Everyone’s talking about physical wellbeing and practicalities around Coronavirus/Covid-19 at the moment but what about our mental wellbeing?

When faced with uncertainty it’s only natural for it to take a toll on our mental wellbeing, there are few things it’s worth reminding ourselves to keep our good mental health I check.

Feeling vulnerable and overwhelmed with the ever changing news is a perfectly normal and understandable reaction for anyone and will be heightened in people that have a mental health concern or a long-term physical health condition that makes you more vulnerable to the effects of the coronavirus.

It might be easier said than done but don’t jump to assumptions about what is going to happen. To avoid causing yourself unnecessary anxiety make sure you use reputable sources to stay informed, social media as we know is not a reliable source for fact.

Follow hygiene advice, we’ve all been told it and actually should be doing it anyway. Wash your hands with soap often for 20 seconds and always when you get home or into work, blow your nose, sneeze or cough (into a tissue which you then throw away) and handle food. It’s important to use soap and water. If you can’t wash your hands straightaway, use hand sanitiser (if you can find any!) and then wash them at the next opportunity.

If you do feel unwell, in line with guidelines at the time of writing this people who newly develop corona virus symptoms however mild (either a new continuous cough or a high temperature above 37.8) but are not a confirmed case are being advised to self-isolate for at least seven days (or until the fever symptoms have gone).  The advice is not to phone 111 or to go to the GP unless symptoms worsen or last longer than seven days.

While we’ve joked about how self-isolation could be the retreat we need at the moment it’s important to recognise that it may have a very negative effect on someone’s mental wellbeing. It’s not a choice you will have made for yourself, it will mean a change in routine and might seem daunting, but you can make it work. Create a new routine for yourself, use the time to indulge in a hobby, watch a box set, reread your favourite books or learn something new.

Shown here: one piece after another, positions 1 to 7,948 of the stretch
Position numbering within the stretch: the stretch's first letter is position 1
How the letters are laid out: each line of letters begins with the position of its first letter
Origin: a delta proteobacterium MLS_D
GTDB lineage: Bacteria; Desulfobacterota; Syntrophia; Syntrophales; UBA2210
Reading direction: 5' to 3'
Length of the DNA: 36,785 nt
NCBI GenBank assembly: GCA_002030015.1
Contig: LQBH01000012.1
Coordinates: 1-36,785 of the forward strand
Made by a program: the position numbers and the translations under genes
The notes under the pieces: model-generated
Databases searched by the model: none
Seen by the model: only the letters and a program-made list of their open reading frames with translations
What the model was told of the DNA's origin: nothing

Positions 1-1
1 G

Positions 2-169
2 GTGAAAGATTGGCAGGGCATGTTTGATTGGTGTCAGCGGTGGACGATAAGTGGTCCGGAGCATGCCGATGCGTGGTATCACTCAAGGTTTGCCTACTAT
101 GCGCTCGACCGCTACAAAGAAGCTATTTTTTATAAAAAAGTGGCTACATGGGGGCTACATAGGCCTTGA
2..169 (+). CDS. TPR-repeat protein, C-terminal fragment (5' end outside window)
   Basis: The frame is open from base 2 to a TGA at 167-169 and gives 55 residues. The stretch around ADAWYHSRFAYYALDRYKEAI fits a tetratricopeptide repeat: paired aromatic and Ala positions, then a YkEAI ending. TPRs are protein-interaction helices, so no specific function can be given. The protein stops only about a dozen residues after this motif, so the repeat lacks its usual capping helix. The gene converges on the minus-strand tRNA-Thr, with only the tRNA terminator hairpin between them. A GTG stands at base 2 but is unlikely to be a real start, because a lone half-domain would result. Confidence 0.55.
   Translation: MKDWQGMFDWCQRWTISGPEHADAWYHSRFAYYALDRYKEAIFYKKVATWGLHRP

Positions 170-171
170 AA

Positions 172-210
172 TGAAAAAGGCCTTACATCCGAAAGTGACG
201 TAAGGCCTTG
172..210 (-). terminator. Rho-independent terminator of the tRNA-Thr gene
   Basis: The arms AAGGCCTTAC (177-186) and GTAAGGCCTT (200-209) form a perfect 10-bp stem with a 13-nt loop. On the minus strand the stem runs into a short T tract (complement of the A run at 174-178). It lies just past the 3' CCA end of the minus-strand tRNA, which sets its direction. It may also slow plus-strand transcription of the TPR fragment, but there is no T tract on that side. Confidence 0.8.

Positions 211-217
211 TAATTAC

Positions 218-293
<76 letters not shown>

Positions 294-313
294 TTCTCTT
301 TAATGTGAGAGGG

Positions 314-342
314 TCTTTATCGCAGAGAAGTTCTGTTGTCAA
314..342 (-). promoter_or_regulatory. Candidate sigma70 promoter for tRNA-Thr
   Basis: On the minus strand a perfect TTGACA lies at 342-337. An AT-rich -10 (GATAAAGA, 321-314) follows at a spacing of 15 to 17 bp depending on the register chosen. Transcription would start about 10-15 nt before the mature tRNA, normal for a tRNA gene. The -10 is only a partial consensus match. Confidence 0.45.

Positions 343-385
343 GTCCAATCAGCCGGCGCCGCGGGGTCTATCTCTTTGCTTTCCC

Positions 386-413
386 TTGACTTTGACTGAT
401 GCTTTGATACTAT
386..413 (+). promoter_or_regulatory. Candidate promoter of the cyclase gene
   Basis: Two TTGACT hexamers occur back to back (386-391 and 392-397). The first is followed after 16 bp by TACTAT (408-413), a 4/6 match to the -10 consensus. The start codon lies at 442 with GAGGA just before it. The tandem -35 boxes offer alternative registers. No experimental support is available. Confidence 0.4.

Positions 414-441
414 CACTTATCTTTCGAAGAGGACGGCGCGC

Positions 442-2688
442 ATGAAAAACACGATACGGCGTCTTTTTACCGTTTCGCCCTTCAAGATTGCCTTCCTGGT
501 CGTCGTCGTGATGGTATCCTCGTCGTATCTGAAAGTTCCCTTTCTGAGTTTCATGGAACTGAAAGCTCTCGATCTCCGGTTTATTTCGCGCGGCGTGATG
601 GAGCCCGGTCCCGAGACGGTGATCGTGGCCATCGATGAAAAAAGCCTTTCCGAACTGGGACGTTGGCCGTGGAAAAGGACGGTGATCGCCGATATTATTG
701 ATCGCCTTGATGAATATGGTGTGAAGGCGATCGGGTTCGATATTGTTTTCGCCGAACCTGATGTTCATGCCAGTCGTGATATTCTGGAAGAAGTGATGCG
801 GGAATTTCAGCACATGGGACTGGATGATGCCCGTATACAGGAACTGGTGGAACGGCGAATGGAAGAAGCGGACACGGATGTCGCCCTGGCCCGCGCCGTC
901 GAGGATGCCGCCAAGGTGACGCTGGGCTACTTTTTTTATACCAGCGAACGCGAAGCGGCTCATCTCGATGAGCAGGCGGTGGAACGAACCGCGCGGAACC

Technology is your friend, use it to stay in touch with family, friends and colleagues. Here at vivoHR we have made sure we all have our skype working so that if we all end up sat at our kitchen tables we can still be contact all day, we might even end up talking to each other more than normal if we’re not able to be out and about with our clients!

If you know someone who has poor mental wellbeing and is in self-isolation be the friend that keeps in touch, their mental isolation will be compounded by their self-isolation.

Most importantly remember that this won’t last forever.

Here are some links you might find useful.

GOV.UK for up-to-date information and advice on the virus

Shout is a 24/7 UK crisis text service available for times when you feel you need immediate emotional support. It is free and confidential. By texting ‘SHOUT’ to ‘85258’  you will be put in touch with a trained Crisis Volunteer (CV) who will chat to you using trained techniques via text.  The service is designed to help you think more clearly and to take your next steps to feeling better.

Samaritans Provide emotional support 24/7, offering a safe place for you to talk any time you like, in your own way – about whatever’s getting to you. Call ‘116 123’ to speak to someone who will let you talk through your concerns, worries and troubles, and listen. If you don’t want to talk to anyone in person you can email mailto:jo@samaritans.org

Other support helplines can be found here

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